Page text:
BillyBuc would be an improvement to my current choices! Washington does indeed, reshape whoever is unlucky enough to win. Perhaps instead of character as a presidential quality, we should be finding someone who has been dealing with the shady side of administration all their life. Personally, I'm tired of qualifications period! Why are lawyers all running for office? We need a farmer. They know more about manure and how to grow things than all the lawyers in Washington. They work from sun up to sun down, they dig up all that dirt in a week and replenish it with something we can use and they know how to keep the pigs in a pen! Those are real qualifications needed when you tackle Washington.


arb profile image

arb 4 years ago from oregon Author

I'M trying to imagine a populace loaded up on Viagra who can't see and have no teeth! The golden years are beginning to look a little bleak. Course if we can't see, we won't know how bad things are and if we did, they've taken away our bite!


phdast7 profile image

phdast7 4 years ago from Atlanta, Georgia

Good afternoon Alan -- It is nice to be missed. I have mostly been out of Hub circulation for a little over six weeks. My 35 year old son was in the hospital with a dreadfully infected lower leg (of course we are all afraid of the limb eating MRCA bacteria) running terrible fevers. None of the IV antibiotics worked at first and they finally put him on vancomycin, which was effective and damaged his kidneys. For two additional weeks his kindneys hovered around 30% function.

They sent him home two weeks ago, but his kidneys are still only at 40% function and he is simply exhausted and they are looking into short term disability. His wife has MS and quite limited mobility, so I have done a lot of days at school and evenings at the hospital (this sort of thing really does get harder as we age...don't know why I am surprised). Hopefully, things will improve before too long.

I am in complete agreement with all your suggestions -- " a government where lobbyist are forbidden, where there are reasonable term limits (especially in congress) and where all congressional and presidential candidates share a common campaign fund equally." Those three things alone would go a very long way to reforming our government, not that there aren't other changes needed as well.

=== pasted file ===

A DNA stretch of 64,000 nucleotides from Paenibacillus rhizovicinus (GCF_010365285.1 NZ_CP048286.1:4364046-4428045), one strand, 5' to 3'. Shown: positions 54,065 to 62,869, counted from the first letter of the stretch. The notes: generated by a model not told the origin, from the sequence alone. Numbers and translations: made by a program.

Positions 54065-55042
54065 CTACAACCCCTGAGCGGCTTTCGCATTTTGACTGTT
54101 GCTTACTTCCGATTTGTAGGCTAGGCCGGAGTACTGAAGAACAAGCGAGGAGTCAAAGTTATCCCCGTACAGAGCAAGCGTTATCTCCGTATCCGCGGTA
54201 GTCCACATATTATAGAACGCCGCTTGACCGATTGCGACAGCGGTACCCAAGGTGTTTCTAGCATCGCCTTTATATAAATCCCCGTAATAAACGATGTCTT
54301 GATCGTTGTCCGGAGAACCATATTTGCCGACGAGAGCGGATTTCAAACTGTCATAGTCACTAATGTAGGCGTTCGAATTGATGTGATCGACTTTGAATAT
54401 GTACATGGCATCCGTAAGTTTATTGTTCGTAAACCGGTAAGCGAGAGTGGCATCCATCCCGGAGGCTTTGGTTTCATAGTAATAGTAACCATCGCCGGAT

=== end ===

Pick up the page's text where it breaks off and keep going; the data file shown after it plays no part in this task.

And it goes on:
I hope you knew and know that my tirade comment was a compliment. I thoroughly enjoy and even long for exceptionally well-written tirades and rants...and yours always are. :) ~~ Theresa


arb profile image

arb 4 years ago from oregon Author

I found no offense in you referencing my tirade, a tirade. I am so sorry to hear of your current ordeal and the fear of mrsa can only compound an already frightening illness. I will pray that his kidneys are quickly restored and look forward to the days when your life is not occupied with such priorities.


Nellieanna profile image

Nellieanna 4 years ago from TEXAS

Oh, Theresa - - I've been missing you greatly too. Figured your school chores were especially demanding and, knowing that once one gets out of sync with the overall time schedule, it takes time to get back "in". Have been patiently waiting to see your valued comments again.

Now I'm shocked and terribly sorry to hear of your son's, his wife's and your ordeal as he has been battling such a fearsome set of symptoms. What's more dreadful than malfunctioning kidneys? We tend to take their constant life-supporting functioning for granted, - till they don't. Almost everything is intricately processed by them. Years ago I had a little kidney infection which was both painful and scary. Fortunately, when I stopped drinking carbonated beverages, it cleared up. I've avoided them ever since. In your son's case, his was caused by treatment of the other serious condition, totally beyond his option. I so hope and pray that his leg condition and the kidneys, will improve greatly soon. How are his and his wife's spirits? They must be worried to pieces. Disability would surely be helpful.

We can't have you wearing yourself out. Of course, our resources are more limited as we age. Sigh. We have little choice but to try to pace ourselves. At times, that's not an option. So please - try to get your rest as effectively as possible.


Nellieanna profile image

Nellieanna 4 years ago from TEXAS

Yes, we might justifiably mistrust the sanity of anyone who's both honest and crazy enough to run for our highest office, dear Alan. It's booby-trapped.

As for effects of aging, fortunately, we still have some personal options that really can make its effects less bleak. Not everything or always, but more than we may realize. I saw a 104-year old woman, - a Johnny Carson guest - who still played golf and led a busy life. When asked her secret, it was, "Stay away from doctors." Sometimes it does seem that once one gets on their merry-go-round, it's more and more negatively convoluted & controlling. I guess the trick is in realizing when one is boarding it in time to avoid committing to it, along with knowing when one has no other choice but to climb aboard - and maybe, even, how & when to bail out.


arb profile image

arb 4 years ago from oregon Author